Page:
And this proof the plaintiffs offered, in connection with the record of the former suit. The exclusion of this evidence was error.
The principal ground on which the court rejected all this evidence, and all other evidence offered by the plaintiffs, is, that at the same term of the court, and before the trial, one of the plaintiffs, in support of an application for a continuance, made an affidavit, in which he stated that he expected to prove by an absent witness that he had destroyed the original record and laws of Green Horn Gulch, in which the plaintiffs' claim is located; that said records and laws established the size, lines, boundaries, and location of Claim No. 2 below discovery in said gulch, and that said records showed that the predecessors of the plaintiffs in interest possessed and occupied this claim, in accordance with the local rules.
This affidavit, made in support of an application for continuance, which was overruled, the judge, of his own motion, treated as part of the record, and as before him on the trial, though not offered by either party; and as well as we can understand it, excluded all other evidence of the possession and location and validity of the plaintiffs' claim, because this lost record was the best evidence, and all other was secondary or inferior.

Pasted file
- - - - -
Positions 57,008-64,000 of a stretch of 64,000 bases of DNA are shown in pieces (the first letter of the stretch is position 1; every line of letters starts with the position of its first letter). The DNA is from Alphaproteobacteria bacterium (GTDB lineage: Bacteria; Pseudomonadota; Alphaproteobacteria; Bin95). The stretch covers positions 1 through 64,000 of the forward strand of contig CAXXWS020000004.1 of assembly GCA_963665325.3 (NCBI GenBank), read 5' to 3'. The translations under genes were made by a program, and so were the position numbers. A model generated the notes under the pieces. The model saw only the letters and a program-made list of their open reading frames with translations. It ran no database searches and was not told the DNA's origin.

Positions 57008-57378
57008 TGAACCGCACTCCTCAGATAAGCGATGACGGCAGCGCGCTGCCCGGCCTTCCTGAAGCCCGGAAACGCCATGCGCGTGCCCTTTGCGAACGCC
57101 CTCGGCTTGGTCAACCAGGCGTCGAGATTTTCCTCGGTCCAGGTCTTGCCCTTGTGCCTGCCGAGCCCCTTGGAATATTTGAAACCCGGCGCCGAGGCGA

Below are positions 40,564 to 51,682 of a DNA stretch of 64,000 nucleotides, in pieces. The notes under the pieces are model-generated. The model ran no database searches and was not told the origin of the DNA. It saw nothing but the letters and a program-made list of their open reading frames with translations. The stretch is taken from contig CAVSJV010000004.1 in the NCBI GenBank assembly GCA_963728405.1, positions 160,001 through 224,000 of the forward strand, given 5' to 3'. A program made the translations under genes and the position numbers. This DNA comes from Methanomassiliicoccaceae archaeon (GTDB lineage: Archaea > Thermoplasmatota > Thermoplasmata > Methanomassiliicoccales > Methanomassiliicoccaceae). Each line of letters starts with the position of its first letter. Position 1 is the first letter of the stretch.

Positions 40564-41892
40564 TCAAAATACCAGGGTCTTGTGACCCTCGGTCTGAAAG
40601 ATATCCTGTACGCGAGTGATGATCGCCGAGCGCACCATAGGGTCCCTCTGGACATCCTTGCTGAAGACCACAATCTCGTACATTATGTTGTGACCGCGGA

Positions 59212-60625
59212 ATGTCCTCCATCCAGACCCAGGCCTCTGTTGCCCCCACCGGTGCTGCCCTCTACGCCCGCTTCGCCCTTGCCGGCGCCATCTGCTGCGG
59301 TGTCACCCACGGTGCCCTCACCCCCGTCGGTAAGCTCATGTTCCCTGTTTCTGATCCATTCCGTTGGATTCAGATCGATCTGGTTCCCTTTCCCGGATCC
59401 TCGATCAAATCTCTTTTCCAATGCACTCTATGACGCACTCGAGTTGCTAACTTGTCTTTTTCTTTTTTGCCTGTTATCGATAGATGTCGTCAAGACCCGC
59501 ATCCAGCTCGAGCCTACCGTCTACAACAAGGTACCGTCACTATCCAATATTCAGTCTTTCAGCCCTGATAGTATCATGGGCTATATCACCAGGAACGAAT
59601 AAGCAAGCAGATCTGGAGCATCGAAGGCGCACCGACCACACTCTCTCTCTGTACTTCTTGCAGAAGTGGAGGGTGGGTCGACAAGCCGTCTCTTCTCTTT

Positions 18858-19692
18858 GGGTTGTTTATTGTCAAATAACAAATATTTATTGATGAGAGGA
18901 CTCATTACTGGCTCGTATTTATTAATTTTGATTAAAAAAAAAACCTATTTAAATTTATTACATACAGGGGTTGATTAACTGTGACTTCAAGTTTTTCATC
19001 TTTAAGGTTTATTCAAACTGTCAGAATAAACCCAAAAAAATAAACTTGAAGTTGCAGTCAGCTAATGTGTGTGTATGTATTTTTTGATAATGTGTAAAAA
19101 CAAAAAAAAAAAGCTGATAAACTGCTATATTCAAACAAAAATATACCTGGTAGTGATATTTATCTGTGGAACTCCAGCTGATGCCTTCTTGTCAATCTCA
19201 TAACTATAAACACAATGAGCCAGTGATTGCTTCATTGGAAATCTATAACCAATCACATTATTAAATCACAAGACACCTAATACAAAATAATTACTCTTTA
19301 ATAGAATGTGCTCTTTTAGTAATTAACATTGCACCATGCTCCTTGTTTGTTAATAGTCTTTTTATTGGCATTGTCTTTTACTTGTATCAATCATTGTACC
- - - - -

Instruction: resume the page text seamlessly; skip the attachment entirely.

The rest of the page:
It is difficult to argue this proposition seriously. The affidavit was in no judicial sense before the court on the trial, and could only be used, if at all, when introduced by one of the parties for some legitimate purpose. If it had been so presented by the defendant, it plainly showed that this better evidence was destroyed and could not be produced, and was a sufficient foundation for the use of secondary evidence.